New York — The Intergovernmental Science-Policy Platform on Biodiversity and Ecosystem Services (IPBES) launched the summary of a groundbreaking report today showing an alarming decline in nature and its vital contributions to people. The IPBES report issues the same clarion call to action that the IPCC’s climate report did last year.

The international team of leading researchers warn that erosion of biodiversity is hitting the rural poor the hardest, cause for both social instability and conflict. It compromises the ability to mitigate and adapt to the impacts of climate change. At the same time, accelerating loss of forests and illegal wildlife trade is putting some of the planet’s most iconic species at serious risk of extinction.

“From bees pollinating crops, to forests protecting us from floods, the world’s leading scientists on nature today released the IPBES report on how humans are threatening 1 million species with extinction by destroying the very ecosystems supporting our societies.   We have the power to stop these trends in their tracks, but it will require a profound and rapid transformation of our economies, markets, policies and behaviors,” stated Achim Steiner, UNDP Administrator.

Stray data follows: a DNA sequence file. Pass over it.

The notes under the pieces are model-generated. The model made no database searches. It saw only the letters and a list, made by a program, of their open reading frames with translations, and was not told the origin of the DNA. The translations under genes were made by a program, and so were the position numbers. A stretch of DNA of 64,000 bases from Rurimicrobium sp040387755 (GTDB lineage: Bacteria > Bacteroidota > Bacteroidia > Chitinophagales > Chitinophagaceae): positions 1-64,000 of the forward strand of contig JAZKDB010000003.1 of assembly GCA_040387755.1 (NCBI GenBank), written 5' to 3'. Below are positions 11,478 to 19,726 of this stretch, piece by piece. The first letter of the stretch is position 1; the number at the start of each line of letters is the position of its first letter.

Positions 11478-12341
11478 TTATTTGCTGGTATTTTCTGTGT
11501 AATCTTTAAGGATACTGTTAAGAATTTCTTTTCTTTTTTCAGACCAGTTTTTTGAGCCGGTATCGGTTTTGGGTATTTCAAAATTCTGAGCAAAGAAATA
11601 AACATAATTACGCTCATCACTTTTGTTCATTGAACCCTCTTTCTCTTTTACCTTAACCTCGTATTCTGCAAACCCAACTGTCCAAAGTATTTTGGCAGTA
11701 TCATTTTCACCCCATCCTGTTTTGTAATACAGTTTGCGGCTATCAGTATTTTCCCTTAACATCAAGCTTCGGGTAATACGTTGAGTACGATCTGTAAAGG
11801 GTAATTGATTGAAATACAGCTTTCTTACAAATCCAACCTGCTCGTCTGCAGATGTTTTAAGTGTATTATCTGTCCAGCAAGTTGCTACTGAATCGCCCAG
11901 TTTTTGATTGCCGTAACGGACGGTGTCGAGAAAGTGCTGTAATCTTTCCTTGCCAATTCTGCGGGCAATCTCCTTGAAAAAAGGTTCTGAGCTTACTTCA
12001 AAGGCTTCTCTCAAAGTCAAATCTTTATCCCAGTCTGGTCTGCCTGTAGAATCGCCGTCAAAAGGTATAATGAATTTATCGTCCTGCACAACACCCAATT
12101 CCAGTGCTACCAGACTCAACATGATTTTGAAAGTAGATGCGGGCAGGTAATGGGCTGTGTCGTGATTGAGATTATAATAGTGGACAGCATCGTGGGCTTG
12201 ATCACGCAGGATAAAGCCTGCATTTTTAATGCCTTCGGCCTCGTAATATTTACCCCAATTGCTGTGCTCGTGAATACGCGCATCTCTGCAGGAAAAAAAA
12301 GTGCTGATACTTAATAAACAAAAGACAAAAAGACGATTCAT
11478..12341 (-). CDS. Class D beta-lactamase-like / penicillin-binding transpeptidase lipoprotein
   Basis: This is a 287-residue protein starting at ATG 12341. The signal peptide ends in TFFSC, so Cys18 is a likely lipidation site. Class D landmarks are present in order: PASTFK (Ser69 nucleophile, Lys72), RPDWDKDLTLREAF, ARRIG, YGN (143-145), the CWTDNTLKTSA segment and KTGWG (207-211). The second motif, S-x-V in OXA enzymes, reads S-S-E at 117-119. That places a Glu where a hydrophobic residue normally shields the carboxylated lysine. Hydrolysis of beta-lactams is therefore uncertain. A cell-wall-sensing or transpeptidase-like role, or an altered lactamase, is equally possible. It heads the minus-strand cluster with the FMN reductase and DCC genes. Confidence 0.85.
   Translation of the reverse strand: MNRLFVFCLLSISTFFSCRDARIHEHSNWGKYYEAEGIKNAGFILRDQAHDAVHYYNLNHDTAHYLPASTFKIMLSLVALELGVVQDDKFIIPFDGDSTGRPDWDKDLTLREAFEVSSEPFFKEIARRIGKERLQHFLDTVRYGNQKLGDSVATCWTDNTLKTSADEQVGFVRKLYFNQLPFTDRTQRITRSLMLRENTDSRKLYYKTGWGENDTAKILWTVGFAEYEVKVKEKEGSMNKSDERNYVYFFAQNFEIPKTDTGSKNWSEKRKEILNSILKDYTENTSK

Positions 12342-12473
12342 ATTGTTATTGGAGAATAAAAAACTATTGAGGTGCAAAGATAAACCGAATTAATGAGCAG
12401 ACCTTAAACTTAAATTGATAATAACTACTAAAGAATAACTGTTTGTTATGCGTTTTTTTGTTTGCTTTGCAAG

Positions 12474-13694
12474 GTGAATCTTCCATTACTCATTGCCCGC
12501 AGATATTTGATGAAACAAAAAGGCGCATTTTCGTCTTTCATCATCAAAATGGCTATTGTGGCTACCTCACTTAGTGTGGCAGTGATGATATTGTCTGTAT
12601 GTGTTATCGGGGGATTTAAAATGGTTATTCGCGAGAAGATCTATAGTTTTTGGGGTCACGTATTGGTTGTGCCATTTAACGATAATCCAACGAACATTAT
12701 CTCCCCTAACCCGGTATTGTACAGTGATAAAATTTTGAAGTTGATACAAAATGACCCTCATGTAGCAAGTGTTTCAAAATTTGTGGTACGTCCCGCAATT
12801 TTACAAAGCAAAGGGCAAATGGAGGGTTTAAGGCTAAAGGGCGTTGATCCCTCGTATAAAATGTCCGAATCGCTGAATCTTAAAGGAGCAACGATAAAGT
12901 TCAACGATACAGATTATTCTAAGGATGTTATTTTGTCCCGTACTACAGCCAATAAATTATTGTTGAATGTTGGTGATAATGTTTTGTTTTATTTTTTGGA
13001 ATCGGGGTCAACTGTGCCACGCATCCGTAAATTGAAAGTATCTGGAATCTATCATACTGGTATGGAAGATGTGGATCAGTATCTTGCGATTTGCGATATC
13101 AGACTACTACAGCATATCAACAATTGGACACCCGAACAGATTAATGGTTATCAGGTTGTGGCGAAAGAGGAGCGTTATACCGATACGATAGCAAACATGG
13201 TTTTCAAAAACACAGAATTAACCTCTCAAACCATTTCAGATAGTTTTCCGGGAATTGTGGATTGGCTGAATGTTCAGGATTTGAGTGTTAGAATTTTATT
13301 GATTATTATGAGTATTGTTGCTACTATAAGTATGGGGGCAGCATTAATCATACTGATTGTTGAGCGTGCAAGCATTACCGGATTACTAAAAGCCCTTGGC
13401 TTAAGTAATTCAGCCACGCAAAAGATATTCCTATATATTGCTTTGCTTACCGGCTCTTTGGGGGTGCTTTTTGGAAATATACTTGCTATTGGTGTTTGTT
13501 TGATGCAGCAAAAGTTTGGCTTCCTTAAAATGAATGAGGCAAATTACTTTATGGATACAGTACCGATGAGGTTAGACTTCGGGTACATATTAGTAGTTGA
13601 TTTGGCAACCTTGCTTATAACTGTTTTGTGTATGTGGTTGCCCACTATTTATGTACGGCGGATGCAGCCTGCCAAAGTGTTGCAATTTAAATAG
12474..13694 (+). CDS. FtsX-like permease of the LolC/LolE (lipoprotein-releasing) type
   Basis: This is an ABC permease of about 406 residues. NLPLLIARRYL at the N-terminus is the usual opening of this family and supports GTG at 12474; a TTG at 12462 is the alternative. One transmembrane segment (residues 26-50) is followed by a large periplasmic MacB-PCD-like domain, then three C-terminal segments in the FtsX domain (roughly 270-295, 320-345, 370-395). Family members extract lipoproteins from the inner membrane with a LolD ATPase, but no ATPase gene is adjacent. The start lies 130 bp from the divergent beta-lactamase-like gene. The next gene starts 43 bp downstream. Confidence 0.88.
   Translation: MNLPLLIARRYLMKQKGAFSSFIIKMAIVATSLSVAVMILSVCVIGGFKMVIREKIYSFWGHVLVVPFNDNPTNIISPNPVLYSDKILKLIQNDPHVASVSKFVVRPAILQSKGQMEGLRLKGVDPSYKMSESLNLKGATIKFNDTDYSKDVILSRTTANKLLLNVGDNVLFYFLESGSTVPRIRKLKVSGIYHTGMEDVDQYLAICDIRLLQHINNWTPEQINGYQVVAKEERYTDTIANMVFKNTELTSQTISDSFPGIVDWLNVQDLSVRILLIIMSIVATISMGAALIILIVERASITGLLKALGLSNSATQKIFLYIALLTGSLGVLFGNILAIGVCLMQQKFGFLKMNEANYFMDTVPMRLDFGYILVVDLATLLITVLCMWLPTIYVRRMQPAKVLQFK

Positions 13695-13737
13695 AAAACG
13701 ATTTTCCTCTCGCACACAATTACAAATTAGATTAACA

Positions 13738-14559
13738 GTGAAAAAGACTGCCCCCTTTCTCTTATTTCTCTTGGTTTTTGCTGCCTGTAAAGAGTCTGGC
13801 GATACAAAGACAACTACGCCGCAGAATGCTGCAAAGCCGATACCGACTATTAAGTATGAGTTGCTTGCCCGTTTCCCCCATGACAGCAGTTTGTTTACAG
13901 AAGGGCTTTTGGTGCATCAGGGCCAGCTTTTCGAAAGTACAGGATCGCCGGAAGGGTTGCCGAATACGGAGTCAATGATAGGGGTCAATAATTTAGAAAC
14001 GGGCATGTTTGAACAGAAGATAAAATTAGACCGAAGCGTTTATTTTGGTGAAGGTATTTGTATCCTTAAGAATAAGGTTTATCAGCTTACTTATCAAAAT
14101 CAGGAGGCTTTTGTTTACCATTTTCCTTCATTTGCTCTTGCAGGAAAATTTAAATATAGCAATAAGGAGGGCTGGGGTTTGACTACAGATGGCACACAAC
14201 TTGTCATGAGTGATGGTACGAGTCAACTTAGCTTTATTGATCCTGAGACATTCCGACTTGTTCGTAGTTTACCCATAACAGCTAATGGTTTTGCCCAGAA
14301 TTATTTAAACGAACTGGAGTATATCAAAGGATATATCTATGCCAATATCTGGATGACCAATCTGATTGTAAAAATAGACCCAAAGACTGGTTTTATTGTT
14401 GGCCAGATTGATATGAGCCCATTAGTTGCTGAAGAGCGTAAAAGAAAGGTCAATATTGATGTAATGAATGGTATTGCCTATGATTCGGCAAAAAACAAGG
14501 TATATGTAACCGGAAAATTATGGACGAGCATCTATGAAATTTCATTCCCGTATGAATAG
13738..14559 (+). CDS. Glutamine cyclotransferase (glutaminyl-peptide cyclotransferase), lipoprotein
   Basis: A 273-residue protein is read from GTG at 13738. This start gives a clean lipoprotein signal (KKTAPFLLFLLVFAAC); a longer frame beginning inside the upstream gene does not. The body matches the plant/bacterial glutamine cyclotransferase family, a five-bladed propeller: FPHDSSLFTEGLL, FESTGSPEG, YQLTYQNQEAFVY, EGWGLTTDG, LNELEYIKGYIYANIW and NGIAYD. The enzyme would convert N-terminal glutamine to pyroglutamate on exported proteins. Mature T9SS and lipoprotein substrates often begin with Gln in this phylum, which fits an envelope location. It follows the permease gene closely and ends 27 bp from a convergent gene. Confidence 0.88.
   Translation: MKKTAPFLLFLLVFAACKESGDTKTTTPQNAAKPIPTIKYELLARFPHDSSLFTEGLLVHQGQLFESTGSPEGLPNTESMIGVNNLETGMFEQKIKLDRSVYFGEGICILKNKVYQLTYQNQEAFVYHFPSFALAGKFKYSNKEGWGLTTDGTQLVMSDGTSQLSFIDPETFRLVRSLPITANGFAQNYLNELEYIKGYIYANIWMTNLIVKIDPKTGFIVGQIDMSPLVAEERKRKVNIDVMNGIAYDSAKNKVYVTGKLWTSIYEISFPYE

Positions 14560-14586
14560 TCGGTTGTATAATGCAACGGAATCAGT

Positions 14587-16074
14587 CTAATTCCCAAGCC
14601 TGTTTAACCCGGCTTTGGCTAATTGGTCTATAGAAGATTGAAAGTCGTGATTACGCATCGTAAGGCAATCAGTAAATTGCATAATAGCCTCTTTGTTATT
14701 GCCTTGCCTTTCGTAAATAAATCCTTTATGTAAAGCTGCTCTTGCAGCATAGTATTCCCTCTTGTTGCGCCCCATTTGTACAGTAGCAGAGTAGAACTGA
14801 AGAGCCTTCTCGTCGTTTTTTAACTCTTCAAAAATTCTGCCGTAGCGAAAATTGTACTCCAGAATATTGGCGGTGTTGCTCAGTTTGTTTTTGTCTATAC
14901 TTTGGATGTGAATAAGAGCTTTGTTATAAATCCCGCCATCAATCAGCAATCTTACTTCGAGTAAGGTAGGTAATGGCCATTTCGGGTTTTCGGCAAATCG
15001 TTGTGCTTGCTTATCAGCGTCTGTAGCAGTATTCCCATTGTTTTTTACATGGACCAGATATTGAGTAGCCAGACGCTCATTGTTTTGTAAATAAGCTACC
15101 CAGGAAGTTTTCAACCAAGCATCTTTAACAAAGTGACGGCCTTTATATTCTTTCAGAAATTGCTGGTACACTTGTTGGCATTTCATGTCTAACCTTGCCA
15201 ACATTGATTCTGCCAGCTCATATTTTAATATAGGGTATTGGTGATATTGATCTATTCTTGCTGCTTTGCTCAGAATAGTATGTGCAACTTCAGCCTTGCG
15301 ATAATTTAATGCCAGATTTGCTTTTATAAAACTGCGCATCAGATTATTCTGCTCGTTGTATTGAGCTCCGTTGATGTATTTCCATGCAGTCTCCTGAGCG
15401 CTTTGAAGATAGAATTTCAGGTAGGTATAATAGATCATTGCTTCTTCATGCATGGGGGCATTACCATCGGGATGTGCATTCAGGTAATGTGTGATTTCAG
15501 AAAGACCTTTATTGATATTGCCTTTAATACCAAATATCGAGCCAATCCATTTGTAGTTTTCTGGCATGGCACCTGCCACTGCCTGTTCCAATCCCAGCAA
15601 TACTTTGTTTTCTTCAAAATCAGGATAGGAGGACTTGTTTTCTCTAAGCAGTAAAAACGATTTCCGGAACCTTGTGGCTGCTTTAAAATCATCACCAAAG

UNDP calls for immediate actions for transformative change to invest in unprecedented conservation and restoration – of forests, wetlands, agricultural lands and mangroves, to ensure water security, food security, and sustainable livelihoods, which is key to meeting the global goals.   Engaging the private sector to unleash the capital is vital, and at the same time ensuring the role of communities, and indigenous peoples who roughly hold 80% of all biodiversity.

2020 is a chance to hit the reset button on biodiversity ambition, and start to bend the curve toward recovery, restoration, rehabilitation. Solutions are within our grasp to reverse the trends, but it takes commitment at all levels of society.

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